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AAMFT Therapy Topic

Sexual Health

How long will my lack of interest in sex last? Is masturbation normal? How can I keep sex interesting? Are there other ways to reach orgasm? How will my sex life change as I grow older? While the stereotype is that most of us learned about “the birds and bees” during an awkward conversation with our parents, the reality is most sexual education comes from a variety of other sources—unspoken messages about sex, formal classrooms, peers, and personal experience. But how much information is accurate? And does anyone really know anything about sexual health?

Being sexually healthy can mean many things. For some, it can mean being free from sexually transmitted diseases. It may include having a positive attitude about sexuality and being able to talk about it with your partner. Still, for others, it means being knowledgeable about factors that contribute to sexual health and working to control those factors in one’s life. In short, being sexually healthy implies a certain level of physical and emotional well-being, including being satisfied in your relationship and having a healthy, safe, and active sex life.

Effect on Couples and Families

Because sexual health encompasses both physical and emotional well-being, problems with sexual health can significantly disrupt normal functioning for an individual, partner, and the family. For example, issues in a relationship such as power imbalances, resentment, and anger can reduce how much desire one has for his or her partner. Communication problems within a relationship and an inability to talk about how to meet sexual needs can also impact a couple’s ability to be sexually healthy. Couples also may fear being close to one another, which will also reduce their desire. Further, relationships that are not sexually healthy may unwittingly communicate a negative message about sex to other members of the family, such as “sex is bad,” or “sex is something that should not be discussed.” Such messages can impair the future generation’s ability to enjoy sexual health without guilt and shame. Further, negative attitudes and models in our culture also influence one’s view of a sexual problem, and these attitudes can unknowingly be communicated to your partner or other family members if sex is not discussed or is viewed as shameful. Negative views create an environment where sexual issues are difficult to discuss with others without shame or embarrassment, and can potentially lead to a feeling of greater isolation by the individual or couple.

In relationships where couples do not openly communicate about sex, the effects can devastate the relationship. Sexual problems cannot be swept under the rug without negative emotional consequences, nor do they just disappear like the common cold. Unfortunately, we know that the vast majority of couples do not seek help. Several reasons people avoid getting help include: hoping the problem will resolve or disappear after time; a sense of stigma or embarrassment that they are the only one’s with the problem; having low sexual expectations; feeling hopeless about the problem and being skeptical that therapy can help; simply being unable to identify a problem as a problem (men with premature ejaculation often think it is normal); and having difficulty finding a marriage and family therapist who is credentialed in sex therapy and is affordable.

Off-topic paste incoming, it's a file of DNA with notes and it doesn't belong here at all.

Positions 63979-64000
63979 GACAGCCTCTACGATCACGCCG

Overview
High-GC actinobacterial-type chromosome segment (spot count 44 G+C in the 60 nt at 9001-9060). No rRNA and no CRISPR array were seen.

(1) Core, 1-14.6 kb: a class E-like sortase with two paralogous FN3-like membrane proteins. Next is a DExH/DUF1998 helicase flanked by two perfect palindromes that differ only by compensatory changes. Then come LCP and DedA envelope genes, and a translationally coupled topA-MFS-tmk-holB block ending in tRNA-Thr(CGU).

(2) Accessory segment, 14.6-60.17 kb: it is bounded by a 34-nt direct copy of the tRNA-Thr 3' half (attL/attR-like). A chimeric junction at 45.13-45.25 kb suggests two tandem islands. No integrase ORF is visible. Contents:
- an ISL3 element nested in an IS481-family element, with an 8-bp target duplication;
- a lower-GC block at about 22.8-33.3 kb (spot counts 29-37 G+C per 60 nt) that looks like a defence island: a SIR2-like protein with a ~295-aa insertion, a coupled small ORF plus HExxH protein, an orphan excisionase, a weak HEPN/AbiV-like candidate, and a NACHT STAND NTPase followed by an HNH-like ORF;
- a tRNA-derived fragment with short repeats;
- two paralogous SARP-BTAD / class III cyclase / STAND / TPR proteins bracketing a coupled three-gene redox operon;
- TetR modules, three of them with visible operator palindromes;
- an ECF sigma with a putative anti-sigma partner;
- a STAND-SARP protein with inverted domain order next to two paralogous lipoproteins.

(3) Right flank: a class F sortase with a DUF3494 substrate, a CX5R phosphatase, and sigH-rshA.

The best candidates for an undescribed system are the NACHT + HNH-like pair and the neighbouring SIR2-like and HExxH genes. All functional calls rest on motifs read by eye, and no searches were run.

Signs of a Sexual Health Problem

The signs of the deterioration of sexual health are often subtle because of the embarrassment one might experience in calling attention to the symptoms. For example, an individual may notice symptoms, such as loss of desire or an inability to achieve orgasm, but these will be personal and not necessarily noticed or shared by one’s partner. Further, the individual experiencing the symptom may try to explain it away, perhaps attributing the cause to acute stress, recent developments within the couple’s relationship, or aging and other biological changes.

Common sexual concerns include:
  1. For men
    • Trouble achieving and maintaining an erection
    • Delayed ejaculation (which can cause relationship disappointment and distress)
  2. For women
    • Trouble reaching orgasm
    • Pain during intercourse
    • Lack of desire

Other signs of deterioration have to do with the couple’s relationship. These signs may include discord around choosing a time to have sex that is convenient for both partners; approaching your partner indirectly or roughly; not communicating adequately or being clear about your request; being sexually inhibited; and too little foreplay and afterplay.